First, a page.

For over 14 years at Apple Inc, Rubén Caballero had to include a cable with every iPhone design whose wireless engineering he oversaw, from the first prototypes in 2005 to iPhone 11 models on shelves now.

Now, as chief wireless strategist for Silicon Valley startup Keyssa Inc, Caballero hopes to cut the cord for good – for all smartphones. His new position has not been previously reported.

Every iPhone since the first released in 2007 has come with a cable as a failsafe way to transfer data, as has virtually every other brand of phone.

Keyssa wants to end that with its chip that can transfer data nearly as fast as a wire by placing two devices next to each other. Early customer LG Electronics Inc uses the chip to connect the second screen of its LG V50 smart phone.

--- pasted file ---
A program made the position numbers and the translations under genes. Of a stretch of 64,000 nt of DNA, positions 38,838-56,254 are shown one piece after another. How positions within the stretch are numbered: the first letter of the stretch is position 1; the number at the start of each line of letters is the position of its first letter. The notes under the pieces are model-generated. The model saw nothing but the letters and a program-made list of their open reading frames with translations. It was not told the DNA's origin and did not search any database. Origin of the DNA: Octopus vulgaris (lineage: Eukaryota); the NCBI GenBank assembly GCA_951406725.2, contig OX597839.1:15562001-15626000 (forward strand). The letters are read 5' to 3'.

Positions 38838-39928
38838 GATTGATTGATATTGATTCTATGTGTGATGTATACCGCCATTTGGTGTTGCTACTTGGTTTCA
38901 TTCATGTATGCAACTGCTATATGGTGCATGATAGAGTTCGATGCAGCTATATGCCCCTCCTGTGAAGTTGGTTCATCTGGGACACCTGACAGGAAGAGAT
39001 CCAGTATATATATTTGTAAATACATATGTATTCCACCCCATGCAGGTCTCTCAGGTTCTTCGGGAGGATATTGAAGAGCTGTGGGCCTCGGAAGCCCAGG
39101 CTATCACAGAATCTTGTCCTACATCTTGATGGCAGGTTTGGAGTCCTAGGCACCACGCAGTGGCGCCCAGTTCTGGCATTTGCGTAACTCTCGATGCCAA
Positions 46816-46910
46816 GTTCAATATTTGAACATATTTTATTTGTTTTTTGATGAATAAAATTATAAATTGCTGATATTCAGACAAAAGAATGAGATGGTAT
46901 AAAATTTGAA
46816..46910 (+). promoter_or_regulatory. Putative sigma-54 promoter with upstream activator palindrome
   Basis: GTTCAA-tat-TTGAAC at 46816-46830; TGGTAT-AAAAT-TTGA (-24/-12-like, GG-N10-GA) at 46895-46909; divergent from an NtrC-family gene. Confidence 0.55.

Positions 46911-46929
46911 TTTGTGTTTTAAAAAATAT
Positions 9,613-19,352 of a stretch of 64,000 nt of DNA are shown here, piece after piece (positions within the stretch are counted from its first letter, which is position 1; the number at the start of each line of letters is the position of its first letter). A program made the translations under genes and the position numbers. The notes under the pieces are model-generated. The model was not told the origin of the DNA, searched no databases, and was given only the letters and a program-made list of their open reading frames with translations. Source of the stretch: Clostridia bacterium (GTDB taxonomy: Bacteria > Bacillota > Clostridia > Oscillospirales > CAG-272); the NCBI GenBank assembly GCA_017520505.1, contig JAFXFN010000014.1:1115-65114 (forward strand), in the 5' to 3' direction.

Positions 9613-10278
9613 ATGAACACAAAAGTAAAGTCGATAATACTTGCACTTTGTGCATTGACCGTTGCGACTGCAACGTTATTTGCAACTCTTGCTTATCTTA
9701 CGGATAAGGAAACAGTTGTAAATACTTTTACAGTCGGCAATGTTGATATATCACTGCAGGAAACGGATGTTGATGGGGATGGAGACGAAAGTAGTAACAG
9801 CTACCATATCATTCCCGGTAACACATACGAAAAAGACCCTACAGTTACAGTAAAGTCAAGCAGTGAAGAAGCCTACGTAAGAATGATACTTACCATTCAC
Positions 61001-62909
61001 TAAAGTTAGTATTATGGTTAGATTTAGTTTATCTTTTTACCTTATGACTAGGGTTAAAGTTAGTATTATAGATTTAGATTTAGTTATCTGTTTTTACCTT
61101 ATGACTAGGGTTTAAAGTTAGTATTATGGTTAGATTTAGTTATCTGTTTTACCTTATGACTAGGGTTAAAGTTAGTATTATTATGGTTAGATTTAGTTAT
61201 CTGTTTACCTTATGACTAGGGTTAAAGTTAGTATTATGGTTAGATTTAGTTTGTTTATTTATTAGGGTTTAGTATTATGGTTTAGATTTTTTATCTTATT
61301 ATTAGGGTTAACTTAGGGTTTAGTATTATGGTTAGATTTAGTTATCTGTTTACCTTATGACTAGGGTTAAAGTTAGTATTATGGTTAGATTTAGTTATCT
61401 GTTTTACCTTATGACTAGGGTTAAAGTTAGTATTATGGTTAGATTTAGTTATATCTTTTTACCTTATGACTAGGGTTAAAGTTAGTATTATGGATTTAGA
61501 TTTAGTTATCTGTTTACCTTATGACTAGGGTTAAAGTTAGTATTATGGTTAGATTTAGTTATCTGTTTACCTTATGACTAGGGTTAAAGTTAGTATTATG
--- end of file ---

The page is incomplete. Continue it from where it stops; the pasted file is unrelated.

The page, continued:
Wireless charging has taken hold in phones, but wireless data connections like Bluetooth and Wi-Fi remain too finicky to discard cables altogether.

Keyssa has raised more than $100 million from the venture groups at Intel Corp, Samsung Electronics Co Ltd, Foxconn parent Hon Hai Precision Industry Co Ltd and Future Shape, a fund run by Tony Fadell, another former Apple executive who helped create the iPod and then hired Caballero for the original iPhone team.

“Every single consumer product would love to solve the external connector,” Caballero, who left Apple earlier this year, said in an interview at Keyssa’s headquarters in Campbell, California.

Caballero, a retired Canadian Air Force captain who favors all-black attire, also has his eyes on the inside of phones. There, cables cause engineering headaches.